A new film tells a story none of us wants to hear. It’s an important story, but one that broke my heart when I first heard it.
“I Am Jane Doe” tells, among others, the story of Kubiiki Pride’s 14-year-old daughter who was sold for sex on the website Backpage.
Backpage knew that ads containing sexually explicit photographs of Pride’s daughter were posted on its website for several months but refused to remove them. Instead, the company demanded proof the underage girl in the pictures was, in fact, her daughter.
While Pride, her daughter and her family, who were then living in Missouri, continued the slow process of healing from a stunning trauma, Backpage continued its knowing facilitation of child sex trafficking on the internet undeterred.
Last month, my colleague Republican Sen. Rob Portman of Ohio and I released a bipartisan report detailing Backpage’s knowing complicity in online child sex trafficking — the culmination of our nearly two-year investigation and a review of more than 1 million pages of documents.
These were documents that Backpage initially refused to hand over, until compelled by our subpoenas and a historic unanimous vote by the Senate to enforce them in federal court — an action we defended all the way to the U.S. Supreme Court. And they showed, in damning detail, the lengths Backpage leaders went to to facilitate sex trafficking of children and hide what they were doing.
In response to our investigation, Backpage announced that it has, effective immediately, shuttered the “adult” section of its website.
Years before I was elected to the Senate, I prosecuted sex crimes in the courtroom, so I know that this win against Backpage doesn’t represent a full or permanent victory against sex trafficking. But I do know that it’s real, concrete progress in protecting our kids and grandkids from this kind of nightmare.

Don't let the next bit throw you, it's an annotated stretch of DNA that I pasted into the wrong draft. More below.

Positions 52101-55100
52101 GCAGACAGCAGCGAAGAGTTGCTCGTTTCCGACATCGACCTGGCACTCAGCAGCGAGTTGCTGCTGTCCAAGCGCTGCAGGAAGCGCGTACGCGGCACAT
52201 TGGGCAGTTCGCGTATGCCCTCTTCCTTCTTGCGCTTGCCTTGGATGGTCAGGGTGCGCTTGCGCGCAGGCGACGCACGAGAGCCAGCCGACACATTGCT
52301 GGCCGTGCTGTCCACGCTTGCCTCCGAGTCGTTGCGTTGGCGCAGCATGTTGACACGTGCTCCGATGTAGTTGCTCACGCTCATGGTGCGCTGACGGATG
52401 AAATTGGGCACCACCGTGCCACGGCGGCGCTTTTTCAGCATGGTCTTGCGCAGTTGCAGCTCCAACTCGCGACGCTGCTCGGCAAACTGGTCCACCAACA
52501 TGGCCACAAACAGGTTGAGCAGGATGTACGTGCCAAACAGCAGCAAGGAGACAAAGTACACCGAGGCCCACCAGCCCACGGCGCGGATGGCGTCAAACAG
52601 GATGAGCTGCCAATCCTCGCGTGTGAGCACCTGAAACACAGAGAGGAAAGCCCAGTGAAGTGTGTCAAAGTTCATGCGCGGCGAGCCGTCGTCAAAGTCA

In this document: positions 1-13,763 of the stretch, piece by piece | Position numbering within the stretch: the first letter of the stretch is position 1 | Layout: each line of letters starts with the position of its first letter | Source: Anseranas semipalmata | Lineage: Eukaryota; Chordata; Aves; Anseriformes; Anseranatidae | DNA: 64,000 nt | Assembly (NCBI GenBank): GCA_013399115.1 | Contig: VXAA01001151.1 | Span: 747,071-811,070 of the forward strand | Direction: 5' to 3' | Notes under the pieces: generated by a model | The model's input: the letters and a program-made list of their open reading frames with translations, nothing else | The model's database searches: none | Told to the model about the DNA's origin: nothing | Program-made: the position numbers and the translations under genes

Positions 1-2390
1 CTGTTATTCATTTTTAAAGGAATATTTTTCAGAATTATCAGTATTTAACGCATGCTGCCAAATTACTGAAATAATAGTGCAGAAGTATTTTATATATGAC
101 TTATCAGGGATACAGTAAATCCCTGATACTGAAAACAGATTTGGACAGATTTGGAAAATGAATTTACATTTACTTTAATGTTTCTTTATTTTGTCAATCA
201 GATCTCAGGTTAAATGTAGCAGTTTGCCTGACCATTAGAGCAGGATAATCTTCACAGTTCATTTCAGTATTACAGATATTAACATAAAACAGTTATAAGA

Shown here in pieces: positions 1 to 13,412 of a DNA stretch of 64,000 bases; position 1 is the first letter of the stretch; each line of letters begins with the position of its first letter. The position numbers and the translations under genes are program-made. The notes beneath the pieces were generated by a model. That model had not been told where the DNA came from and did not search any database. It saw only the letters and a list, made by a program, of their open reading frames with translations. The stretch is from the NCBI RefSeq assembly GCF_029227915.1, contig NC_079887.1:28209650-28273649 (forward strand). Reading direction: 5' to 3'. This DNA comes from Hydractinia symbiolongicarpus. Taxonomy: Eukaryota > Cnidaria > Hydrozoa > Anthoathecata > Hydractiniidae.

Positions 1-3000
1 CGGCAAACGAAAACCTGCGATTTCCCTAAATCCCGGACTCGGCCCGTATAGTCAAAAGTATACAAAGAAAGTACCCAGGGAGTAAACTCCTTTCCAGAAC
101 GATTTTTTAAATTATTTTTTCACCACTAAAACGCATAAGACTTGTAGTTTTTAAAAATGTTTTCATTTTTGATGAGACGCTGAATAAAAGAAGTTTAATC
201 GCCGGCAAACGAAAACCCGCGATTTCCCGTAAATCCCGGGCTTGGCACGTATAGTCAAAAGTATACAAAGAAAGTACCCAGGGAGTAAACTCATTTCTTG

And it’s proof of one principle that has anchored my work as your senator: Oversight matters. Investigations matter. It’s not always as obvious as passing a bill into law, but the hard slog of oversight work is sometimes even more effective.
Sometimes laws alone aren’t enough when companies like Backpage — the market leader in commercial sex advertising with more than $150 million in estimated annual revenue — can use our legal system as a shield against liability. In this case, our willingness to cross party lines and dig into a lengthy investigation has kicked down the door of the company’s central immunity defense, in which the company claimed that it was just a platform without an active role in creating the content of ads.
Quite the contrary. Our investigation found that with personal involvement from CEO Carl Ferrer, Backpage employees automatically deleted incriminating words from sex ads prior to publication, manually scrubbed incriminating evidence that its automatic filters missed and coached its users on how to post “clean” ads for illegal transactions. All to sanitize evidence that they were intentionally profiting from the sale of children for sex on their site.
I’m hopeful the results of our investigation will give future cases against Backpage the legal ammunition to more effectively pursue justice against the company. And we didn’t need to pass a new law to achieve it.
These bipartisan investigations have been my bread and butter since I arrived in the Senate, with the power to force change and alter laws and policy. I didn’t need to pass a new law to topple the senior leadership at Arlington National Cemetery following the disclosures of mismarked gravesites, or to fix waste and abuse by Pentagon leadership in the Army National Guard recruiting program.
So I’ll keep fighting with everything I’ve got — with the power of congressional oversight — to protect young women and men from exploitation and shine a light on corruption wherever it hides.
U.S. Sen. Claire McCaskill is a former prosecutor of sex crimes and the top-ranking Democrat on the Senate Homeland Security & Governmental Affairs Committee.